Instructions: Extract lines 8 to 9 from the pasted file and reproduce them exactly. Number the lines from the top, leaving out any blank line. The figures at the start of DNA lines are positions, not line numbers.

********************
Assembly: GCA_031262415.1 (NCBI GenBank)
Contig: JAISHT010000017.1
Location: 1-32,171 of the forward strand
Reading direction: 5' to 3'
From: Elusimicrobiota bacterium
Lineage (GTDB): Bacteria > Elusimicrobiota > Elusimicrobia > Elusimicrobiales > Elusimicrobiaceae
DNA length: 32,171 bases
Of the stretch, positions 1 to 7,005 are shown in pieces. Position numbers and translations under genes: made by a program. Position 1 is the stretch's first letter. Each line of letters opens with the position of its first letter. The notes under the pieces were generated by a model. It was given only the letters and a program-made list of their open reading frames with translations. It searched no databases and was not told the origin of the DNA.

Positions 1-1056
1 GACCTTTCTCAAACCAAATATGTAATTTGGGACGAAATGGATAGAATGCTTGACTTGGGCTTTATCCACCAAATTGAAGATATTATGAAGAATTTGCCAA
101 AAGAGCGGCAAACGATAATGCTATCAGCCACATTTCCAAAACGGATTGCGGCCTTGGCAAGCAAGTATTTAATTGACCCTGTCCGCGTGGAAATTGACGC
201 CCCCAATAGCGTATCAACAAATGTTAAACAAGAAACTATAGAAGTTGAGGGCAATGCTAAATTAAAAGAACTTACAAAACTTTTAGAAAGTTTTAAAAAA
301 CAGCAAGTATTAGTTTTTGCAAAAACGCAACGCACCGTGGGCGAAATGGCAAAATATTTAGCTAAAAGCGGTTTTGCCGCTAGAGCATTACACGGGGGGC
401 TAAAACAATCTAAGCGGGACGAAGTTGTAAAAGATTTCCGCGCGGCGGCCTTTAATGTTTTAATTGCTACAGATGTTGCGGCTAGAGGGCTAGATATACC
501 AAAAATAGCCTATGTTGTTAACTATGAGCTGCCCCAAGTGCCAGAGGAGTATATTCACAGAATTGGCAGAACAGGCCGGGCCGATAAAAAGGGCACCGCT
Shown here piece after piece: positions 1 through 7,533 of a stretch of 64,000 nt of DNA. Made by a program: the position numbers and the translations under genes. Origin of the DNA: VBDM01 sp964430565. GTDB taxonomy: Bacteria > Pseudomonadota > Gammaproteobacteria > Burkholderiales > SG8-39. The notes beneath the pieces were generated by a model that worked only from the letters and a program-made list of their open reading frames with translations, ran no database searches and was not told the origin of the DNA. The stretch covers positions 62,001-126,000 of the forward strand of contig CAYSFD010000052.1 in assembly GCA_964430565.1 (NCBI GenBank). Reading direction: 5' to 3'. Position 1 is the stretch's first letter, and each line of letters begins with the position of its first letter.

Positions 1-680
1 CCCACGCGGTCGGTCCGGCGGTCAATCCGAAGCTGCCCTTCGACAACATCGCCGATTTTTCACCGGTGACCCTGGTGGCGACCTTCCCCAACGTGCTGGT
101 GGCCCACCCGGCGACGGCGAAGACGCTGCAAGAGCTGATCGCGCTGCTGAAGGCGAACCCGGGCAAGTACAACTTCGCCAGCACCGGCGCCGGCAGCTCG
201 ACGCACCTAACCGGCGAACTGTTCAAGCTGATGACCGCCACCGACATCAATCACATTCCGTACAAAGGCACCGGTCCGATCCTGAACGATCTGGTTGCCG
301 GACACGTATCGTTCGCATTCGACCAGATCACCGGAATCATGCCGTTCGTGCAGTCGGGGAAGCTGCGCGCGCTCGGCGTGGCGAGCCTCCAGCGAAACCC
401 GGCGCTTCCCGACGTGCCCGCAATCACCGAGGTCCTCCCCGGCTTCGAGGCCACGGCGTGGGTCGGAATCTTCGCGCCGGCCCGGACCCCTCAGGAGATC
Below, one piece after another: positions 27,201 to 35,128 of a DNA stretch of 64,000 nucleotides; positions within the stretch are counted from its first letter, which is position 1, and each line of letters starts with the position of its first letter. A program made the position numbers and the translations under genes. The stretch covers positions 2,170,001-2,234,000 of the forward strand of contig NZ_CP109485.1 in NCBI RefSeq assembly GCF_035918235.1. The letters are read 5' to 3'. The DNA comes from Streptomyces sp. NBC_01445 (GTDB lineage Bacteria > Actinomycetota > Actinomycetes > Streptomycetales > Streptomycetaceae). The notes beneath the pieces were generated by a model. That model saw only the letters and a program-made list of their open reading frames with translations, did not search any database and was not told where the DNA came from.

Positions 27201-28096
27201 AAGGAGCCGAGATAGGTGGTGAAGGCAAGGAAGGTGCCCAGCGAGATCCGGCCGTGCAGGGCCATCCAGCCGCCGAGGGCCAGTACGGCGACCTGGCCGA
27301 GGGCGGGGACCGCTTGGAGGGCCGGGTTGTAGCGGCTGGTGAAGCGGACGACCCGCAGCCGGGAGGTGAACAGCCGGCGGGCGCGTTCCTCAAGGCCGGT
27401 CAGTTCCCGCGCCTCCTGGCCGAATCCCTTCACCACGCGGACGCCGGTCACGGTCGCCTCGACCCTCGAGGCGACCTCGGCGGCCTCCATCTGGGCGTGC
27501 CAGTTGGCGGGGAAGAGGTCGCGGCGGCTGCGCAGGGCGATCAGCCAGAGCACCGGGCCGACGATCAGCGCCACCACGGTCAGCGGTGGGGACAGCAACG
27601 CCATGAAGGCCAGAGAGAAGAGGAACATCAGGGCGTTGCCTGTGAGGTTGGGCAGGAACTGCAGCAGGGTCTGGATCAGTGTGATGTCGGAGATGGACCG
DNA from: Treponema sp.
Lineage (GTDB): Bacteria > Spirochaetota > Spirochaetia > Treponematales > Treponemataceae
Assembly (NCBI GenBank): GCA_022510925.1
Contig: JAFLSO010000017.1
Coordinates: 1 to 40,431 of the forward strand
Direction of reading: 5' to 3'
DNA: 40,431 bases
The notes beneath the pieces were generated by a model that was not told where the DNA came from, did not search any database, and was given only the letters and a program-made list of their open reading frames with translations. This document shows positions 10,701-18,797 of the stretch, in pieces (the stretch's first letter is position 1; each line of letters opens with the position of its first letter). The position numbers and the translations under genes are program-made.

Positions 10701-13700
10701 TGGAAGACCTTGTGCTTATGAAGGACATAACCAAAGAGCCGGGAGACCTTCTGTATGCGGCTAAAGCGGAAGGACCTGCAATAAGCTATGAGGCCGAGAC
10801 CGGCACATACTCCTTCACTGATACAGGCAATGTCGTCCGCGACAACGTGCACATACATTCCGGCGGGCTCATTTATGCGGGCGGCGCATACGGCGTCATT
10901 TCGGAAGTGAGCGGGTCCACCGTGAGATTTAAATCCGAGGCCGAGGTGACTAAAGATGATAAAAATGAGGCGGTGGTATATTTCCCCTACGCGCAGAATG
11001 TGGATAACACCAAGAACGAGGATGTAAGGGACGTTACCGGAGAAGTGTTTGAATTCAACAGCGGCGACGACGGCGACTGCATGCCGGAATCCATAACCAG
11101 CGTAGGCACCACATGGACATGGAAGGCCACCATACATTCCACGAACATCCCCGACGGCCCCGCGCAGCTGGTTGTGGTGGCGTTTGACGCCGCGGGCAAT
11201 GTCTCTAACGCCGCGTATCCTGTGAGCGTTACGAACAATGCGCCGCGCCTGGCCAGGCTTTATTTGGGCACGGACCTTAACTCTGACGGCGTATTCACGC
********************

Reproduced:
Of the stretch, positions 1 to 7,005 are shown in pieces. Position numbers and translations under genes: made by a program. Position 1 is the stretch's first letter. Each line of letters opens with the position of its first letter. The notes under the pieces were generated by a model. It was given only the letters and a program-made list of their open reading frames with translations. It searched no databases and was not told the origin of the DNA.

Positions 1-1056